The table below includes the intrinsic value (that is, the value based on the closing price of the Company’s stock of $1.14 as reported on the New York Stock Exchange as of December 30, 2011 and, in the case of options, less the exercise price) of stock options and restricted stock that would become exercisable or vested if the NEO terminated employment as of December 31, 2011. As of December 31, 2011, all unvested stock options held by the NEOs had exercise prices that were greater than the closing price of our common stock of $1.14.

Strategic Incentive Plan

In addition, under the three-year Strategic Incentive Plan, if, prior to the payout of an award with respect to a performance period: (1) there is a change in control of the Company and an executive’s employment is terminated by the Company other than for cause (or is terminated by the executive for good reason) (e.g., “double trigger”), fully vested awards will be paid at target regardless of performance; (2) an executive leaves the Company due to retirement or termination by the Company other than for cause, fully vested prorated awards will be paid in accordance with actual performance at the end of the performance period at the same time as other awards are paid to executives; and (3) an executive leaves the Company due to death or disability, fully vested prorated awards will be paid at target regardless of performance.

Retirement Benefits

The Pension Benefits in Fiscal Year 2011 table describes the general terms of each retirement plan in which the NEOs participate, the years of credited service and the present value of each NEO’s accumulated pension benefit. The table below includes the present value of benefits under the Employees Retirement Plan of USEC Inc. (the “Retirement Plan”), the USEC Inc. Pension Restoration Plan (the “Pension Restoration Plan”), the USEC Inc. 1999 Supplemental Executive Retirement Plan (the “1999 SERP”), and the USEC Inc. 2006 Supplemental Executive Retirement Plan (the “2006 SERP”) that would have become payable if the NEO had terminated employment as of December 31, 2011.

 

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Potential Payments Upon Termination or Change in Control

 

Executive Benefits

and Payments

Upon Termination

   Voluntary
Termination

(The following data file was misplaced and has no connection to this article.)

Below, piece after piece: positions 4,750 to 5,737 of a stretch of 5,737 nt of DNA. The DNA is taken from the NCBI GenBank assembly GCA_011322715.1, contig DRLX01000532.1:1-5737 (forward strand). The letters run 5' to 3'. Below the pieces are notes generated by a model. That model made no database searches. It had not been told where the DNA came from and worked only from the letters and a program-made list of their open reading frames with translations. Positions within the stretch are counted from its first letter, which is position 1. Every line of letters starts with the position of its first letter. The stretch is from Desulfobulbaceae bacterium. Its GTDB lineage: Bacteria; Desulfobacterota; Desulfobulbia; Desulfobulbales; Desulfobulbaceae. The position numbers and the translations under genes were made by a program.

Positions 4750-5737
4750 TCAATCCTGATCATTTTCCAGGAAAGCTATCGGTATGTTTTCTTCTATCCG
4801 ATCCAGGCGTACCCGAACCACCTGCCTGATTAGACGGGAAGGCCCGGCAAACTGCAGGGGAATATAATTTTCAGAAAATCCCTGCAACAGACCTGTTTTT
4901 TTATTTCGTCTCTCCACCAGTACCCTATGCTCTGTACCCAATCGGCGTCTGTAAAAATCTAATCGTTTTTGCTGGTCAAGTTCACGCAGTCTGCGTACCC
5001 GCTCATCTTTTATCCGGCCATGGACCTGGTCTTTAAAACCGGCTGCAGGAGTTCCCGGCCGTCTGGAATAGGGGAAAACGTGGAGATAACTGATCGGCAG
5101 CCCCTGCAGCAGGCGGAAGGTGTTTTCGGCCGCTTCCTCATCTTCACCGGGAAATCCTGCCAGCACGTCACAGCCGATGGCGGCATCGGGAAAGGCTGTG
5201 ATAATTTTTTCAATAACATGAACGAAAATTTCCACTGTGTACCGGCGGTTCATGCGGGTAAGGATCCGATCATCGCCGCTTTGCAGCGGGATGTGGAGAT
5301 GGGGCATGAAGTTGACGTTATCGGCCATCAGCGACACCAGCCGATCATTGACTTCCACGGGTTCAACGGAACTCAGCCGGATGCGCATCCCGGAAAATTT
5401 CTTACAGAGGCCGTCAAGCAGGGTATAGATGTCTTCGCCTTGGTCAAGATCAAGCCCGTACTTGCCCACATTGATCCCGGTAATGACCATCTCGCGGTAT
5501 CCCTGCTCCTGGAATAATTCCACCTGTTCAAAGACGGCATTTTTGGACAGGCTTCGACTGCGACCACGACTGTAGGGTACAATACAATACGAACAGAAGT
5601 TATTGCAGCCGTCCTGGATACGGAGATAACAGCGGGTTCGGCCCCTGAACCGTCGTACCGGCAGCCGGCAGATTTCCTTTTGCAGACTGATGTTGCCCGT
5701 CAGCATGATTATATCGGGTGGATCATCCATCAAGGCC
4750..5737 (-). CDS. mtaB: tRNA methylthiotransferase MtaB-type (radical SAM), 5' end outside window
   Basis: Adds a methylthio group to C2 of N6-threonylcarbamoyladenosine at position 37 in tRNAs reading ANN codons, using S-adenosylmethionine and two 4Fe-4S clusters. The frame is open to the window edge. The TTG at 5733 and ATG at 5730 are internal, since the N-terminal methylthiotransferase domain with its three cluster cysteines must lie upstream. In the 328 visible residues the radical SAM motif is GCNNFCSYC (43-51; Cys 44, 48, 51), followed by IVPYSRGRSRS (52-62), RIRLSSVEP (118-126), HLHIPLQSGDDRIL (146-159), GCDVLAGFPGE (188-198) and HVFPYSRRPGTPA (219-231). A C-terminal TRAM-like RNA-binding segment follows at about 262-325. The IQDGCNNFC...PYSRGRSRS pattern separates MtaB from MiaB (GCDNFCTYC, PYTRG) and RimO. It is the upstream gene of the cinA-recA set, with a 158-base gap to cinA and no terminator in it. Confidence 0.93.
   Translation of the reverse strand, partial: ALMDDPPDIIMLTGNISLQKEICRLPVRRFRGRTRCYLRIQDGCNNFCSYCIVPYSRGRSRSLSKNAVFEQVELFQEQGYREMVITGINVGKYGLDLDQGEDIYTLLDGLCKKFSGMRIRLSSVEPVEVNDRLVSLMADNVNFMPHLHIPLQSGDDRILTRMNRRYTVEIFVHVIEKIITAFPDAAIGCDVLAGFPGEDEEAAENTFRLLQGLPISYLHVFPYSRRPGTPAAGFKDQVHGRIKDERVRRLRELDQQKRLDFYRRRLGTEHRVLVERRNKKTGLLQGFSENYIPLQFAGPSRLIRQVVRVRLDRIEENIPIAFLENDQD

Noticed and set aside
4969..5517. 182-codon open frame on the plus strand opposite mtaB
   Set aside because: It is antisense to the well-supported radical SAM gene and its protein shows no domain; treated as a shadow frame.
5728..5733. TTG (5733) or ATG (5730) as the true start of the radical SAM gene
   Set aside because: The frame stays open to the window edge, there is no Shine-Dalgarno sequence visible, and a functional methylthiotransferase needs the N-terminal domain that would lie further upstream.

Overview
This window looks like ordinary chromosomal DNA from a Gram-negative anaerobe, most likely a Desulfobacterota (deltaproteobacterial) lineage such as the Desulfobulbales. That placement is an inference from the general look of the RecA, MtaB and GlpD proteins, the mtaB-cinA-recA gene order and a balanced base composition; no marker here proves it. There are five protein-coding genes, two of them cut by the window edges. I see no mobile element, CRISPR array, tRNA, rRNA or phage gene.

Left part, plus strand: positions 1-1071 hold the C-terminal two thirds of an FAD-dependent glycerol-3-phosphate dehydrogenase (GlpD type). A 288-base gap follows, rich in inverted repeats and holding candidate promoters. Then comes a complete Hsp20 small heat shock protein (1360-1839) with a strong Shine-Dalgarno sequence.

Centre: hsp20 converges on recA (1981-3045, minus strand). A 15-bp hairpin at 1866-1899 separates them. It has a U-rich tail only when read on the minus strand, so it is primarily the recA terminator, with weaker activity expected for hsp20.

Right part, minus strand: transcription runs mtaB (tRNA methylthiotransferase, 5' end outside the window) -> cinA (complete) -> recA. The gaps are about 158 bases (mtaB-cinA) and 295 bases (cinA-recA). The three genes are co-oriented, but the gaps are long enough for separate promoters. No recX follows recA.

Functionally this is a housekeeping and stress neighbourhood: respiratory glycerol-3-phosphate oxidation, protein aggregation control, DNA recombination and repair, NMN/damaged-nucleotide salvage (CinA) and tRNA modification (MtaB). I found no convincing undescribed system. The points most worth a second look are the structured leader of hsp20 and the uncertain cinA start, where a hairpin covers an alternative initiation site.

Retirement
(1)
     Involuntary
Not for Cause
Termination
     Involuntary
For Cause
Termination
     Involuntary
or Good
Reason
Termination
(Change
in Control)
    Death or
Disability
 

John K. Welch

                

Severance Payments(2)

   $ 0         N/A       $ 1,760,097       $ 0       $ 4,400,242      $ 0   

Stock Options

   $ 0         N/A       $ 0       $ 0       $ 0      $ 0   

Restricted Stock

   $ 0         N/A       $ 522,709       $ 0       $ 522,709      $ 522,709   

Strategic Incentive Plan

   $ 0         N/A       $ 360,000       $ 0       $ 2,700,000      $ 900,000   

Retirement Plan(3)

   $ 211,219         N/A       $ 211,219       $ 211,219       $ 211,219      $ 99,893   

Pension Restoration Plan(3)

   $ 0         N/A       $ 0       $ 0       $ 0      $ 0   

2006 SERP(4)

   $ 7,451,592         N/A       $ 7,451,592       $ 0       $ 10,073,905 (8)    $ 7,633,791   

280G Tax Gross-up

   $ 0         N/A       $ 0       $ 0       $ 1,603,174      $ 0   

Continuing Benefits(5)

   $ 0         N/A       $ 47,818       $ 0       $ 119,545      $ 0   
  

 

 

       

 

 

    

 

 

    

 

 

   

 

 

 

Total

   $ 7,662,811          $ 10,353,435       $ 211,219       $ 19,630,794      $ 9,156,393   

John C. Barpoulis

                

Severance Payments(2)

   $ 0         N/A       $ 712,713       $ 0       $ 1,781,782      $ 0   

Stock Options

   $ 0         N/A       $ 0       $ 0       $ 0      $ 0   

Restricted Stock

   $ 0         N/A       $ 176,220       $ 0       $ 176,220      $ 176,220   

Strategic Incentive Plan

   $ 0         N/A       $ 102,720       $ 0       $ 770,400      $ 256,800   

Retirement Plan(3)

   $ 63,560         N/A       $ 63,560       $ 63,560       $ 63,560      $ 29,408   

Pension Restoration Plan(3)

   $ 0         N/A       $ 0       $ 0       $ 0      $ 0   

2006 SERP(4)

   $ 639,237         N/A       $ 639,237       $ 0       $ 949,658 (8)    $ 560,815   

280G Tax Gross-up

   $ 0         N/A       $ 0       $ 0       $ 470,310      $ 0   

Continuing Benefits(5)

   $ 0         N/A       $ 36,871       $ 0       $ 92,177      $ 0   
  

 

 

       

 

 

    

 

 

    

 

 

   

 

 

 

Total

   $ 702,797          $ 1,731,321       $ 63,560       $ 4,304,107      $ 1,023,243   

Peter B. Saba

                

Severance Payments(2)

   $ 0         N/A       $ 659,548       $ 0       $ 1,648,869      $ 0   

Stock Options

   $ 0         N/A       $ 0       $ 0       $ 0      $ 0   

Restricted Stock

   $ 0         N/A       $ 133,564       $ 0       $ 133,564      $ 133,564   

Strategic Incentive Plan

   $ 0         N/A       $ 93,600       $ 0       $ 702,000      $ 234,000   

Retirement Plan(3)

   $ 0         N/A       $ 0       $ 0       $ 0      $ 0   

Pension Restoration Plan(3)

   $ 0         N/A       $ 0       $ 0       $ 0      $ 0   

2006 SERP(4)

   $ 0         N/A       $ 0       $ 0       $ 654,564 (8)    $ 572,257   

280G Tax Gross-up

   $ 0         N/A       $ 0       $ 0       $ 448,415      $ 0   

Continuing Benefits(5)

   $ 0         N/A       $ 36,021       $ 0       $ 90,052      $ 0   
  

 

 

       

 

 

    

 

 

    

 

 

   

 

 

 

Total

   $ 0          $ 922,733       $ 0       $ 3,677,464      $ 939,821   

Philip G. Sewell

                

Severance Payments(2)

   $ 0       $ 0       $ 793,791       $ 0       $ 1,984,478      $ 0   

Stock Options

   $ 0       $ 0       $ 0       $ 0       $ 0      $ 0   

Restricted Stock

   $ 0       $ 0       $ 0       $ 0       $ 0      $ 0   

Strategic Incentive Plan